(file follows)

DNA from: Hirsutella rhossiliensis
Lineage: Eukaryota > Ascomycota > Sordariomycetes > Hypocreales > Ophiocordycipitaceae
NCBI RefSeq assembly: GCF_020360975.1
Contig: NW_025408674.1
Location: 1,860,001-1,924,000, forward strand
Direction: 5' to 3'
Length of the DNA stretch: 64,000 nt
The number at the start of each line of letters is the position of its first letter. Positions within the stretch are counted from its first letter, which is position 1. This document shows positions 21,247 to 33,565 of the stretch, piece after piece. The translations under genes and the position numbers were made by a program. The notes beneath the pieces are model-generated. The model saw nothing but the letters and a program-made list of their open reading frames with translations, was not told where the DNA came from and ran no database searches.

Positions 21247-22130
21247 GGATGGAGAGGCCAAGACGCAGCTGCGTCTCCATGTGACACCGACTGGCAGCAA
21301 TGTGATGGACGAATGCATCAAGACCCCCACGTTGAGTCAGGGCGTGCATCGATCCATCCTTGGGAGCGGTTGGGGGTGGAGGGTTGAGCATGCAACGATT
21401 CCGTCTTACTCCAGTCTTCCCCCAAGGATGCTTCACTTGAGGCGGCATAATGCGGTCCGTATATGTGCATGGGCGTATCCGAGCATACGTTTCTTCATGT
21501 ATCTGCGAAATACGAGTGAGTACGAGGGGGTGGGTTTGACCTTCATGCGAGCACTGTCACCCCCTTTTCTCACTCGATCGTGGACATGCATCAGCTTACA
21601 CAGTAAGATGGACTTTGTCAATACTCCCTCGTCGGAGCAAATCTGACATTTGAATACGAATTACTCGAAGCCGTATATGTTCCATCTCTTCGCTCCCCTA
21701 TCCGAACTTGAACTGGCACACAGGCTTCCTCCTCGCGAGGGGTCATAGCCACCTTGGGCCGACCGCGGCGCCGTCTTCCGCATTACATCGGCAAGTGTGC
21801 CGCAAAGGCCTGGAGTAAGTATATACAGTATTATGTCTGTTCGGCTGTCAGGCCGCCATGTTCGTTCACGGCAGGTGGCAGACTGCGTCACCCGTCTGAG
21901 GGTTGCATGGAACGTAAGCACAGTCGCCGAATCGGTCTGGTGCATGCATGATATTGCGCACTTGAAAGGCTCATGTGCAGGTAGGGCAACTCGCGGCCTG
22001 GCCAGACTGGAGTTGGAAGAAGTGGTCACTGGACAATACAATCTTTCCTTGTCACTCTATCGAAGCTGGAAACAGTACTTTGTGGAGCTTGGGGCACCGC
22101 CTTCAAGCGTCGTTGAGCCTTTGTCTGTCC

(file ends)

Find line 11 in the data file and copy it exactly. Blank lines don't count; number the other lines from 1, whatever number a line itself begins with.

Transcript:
21301 TGTGATGGACGAATGCATCAAGACCCCCACGTTGAGTCAGGGCGTGCATCGATCCATCCTTGGGAGCGGTTGGGGGTGGAGGGTTGAGCATGCAACGATT